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Re: Low snow year slope prep

Postby Canadianbombar on 13 Jan 2012, 01:08

The Vanoc snow moving operation...Feel free to use the pics if you like Curt...might make for interesting convo :D

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Re: Low snow year slope prep

Postby cbender on 15 Jan 2012, 11:23

Thanks CBomber, nice photos!
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Re: Low snow year slope prep

Postby mtnventures31 on 24 Jan 2012, 15:26

Hey Curt,

Congrats on teaching and welcome to our grooming surface here on the East Coast. I would have to say that snow making would be the best way to solve this problem but considering that it is 48 degrees here and raining I would have to say that even snow making has its flaws. For snow making I would build piles and instead of letting them sit for a couple days push the piles out sooner rather than later. This would allow the water trapped in the piles to spread out and create a foundation of ice which won't be the best surface but it will hold. But since we don't have giant spray cans full of snow attached to our cats here are some other strategies that I have used:

-The first strategy besides snow making is timing, much like the snowmakers using the wetbulb temp as their guide, waiting to groom when your wetbulb temp is the most optimal. Its not going to be the best surface but you will be able to maintain it. waiting to groom until 2 or 3 am is sometimes the best option to avoid loss of snow.

-Much like you said about taking snow from other places grabbing pockets from far away may be a way to do it. I occasionally have carried a good mound from the east side of the mountain all the way to the west side, while its not practical its can save you on your main artery runs.

-If there is hardly any snow pull from the edges and then lift your blade and forget its there solely rely on your tiller in float. Not sure if this would have the same effect if you are just running a powder bar.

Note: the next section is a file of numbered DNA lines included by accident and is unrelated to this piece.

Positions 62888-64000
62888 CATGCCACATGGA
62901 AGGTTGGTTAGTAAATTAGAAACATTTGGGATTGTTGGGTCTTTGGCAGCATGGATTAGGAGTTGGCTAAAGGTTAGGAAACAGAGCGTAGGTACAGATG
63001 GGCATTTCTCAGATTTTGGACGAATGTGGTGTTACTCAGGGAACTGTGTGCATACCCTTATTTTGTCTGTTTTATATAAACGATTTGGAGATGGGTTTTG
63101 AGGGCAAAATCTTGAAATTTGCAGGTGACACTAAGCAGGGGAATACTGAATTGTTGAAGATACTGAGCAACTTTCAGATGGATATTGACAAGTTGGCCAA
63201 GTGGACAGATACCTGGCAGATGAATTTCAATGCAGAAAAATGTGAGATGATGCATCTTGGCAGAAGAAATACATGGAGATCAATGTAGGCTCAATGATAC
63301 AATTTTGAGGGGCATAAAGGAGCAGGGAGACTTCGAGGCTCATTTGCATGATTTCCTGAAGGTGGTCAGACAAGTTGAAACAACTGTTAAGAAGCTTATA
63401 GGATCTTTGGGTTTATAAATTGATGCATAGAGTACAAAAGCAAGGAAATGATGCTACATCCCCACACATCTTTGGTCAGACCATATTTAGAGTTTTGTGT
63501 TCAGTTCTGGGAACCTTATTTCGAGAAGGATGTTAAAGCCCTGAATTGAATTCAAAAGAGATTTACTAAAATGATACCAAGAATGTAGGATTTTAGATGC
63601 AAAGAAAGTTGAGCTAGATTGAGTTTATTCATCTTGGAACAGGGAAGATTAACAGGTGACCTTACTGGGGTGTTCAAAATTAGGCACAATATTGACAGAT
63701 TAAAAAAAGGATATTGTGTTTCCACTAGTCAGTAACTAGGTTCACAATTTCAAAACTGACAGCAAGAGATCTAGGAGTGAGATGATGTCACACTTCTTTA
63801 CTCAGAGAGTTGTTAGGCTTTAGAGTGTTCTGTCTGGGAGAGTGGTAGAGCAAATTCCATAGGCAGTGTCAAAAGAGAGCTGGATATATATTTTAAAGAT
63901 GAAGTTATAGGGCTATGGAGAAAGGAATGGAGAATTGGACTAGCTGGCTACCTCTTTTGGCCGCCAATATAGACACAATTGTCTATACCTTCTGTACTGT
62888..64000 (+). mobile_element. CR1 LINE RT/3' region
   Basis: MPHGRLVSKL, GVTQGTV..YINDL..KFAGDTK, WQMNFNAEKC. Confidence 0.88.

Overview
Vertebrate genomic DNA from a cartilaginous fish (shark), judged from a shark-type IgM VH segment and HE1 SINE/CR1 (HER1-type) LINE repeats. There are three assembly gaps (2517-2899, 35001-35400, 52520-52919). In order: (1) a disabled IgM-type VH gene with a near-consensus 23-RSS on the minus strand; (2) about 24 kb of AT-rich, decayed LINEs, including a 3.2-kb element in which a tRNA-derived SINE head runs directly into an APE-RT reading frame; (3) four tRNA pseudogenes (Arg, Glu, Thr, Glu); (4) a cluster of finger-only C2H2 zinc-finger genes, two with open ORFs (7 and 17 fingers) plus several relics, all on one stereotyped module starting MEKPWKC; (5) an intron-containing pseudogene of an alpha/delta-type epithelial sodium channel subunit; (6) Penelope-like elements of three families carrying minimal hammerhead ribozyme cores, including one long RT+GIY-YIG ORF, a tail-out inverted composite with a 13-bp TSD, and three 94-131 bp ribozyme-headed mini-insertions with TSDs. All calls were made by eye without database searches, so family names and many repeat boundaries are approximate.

-The final one is to sit in the lodge once guests start to arrive and look exhausted and hope that guests are sympathetic with conditions and understand you did the best you could. Alright so this one may not be the best but it does have some relevance... Making sure operators know the limit of the machine and current snow depths is important. Understand the terrain under the snow is a big part when grooming with low snow. Knowing where various ledges are or water bars are will help.
Good luck with the class and think snow.
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Re: Low snow year slope prep

Postby cannon405 on 27 Jan 2012, 01:43

Hi Curt - we have been almost totally reliant on snowmaking cover - cannon mt nh - moderate east sized system 4300 gpm - good crew shitty weather this year - unbelievable freeze/thaw cycles no natural to mix hardly ever it seems.
We do winch cat rebuilds and big whale pushouts on the steep stuff - as you are well aware the whole deal is totally weather dependent - i am in the golf biz in the summer and these weather conditions have us concerned about the turf health of our north country golf courses too.
starting to snow when i left the mt tonite but wind was raging - mixed precip to rain back to snow next 36 hrs - what are you gonna do - gotta adapt every day thats all - good luck w/ your course
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Re: Low snow year slope prep

Postby cbender on 02 Feb 2012, 14:29

Thanks for all the replies and ideas. I especially like the "sit and look exhausted" tip. I hope that the guests are still in love with skiing, but have slightly more realistic expectations of surface conditions when we have weather patterns like these. Thankfully, our conditions in central Colorado have improved greatly, however we are still dealing with several early season effects. High on the mountain where we could have done a better job of snow fencing, it is still wind scoured and bare. 20 million extra gallons of water for snowmaking and lots of pushing have our critical zones covered decently. Another unexpected impact has been the eruption at the surface of many more ice flows than I ever remember. Like you guys said, though, ice is better than rock!

Thanks again!
Curt Bender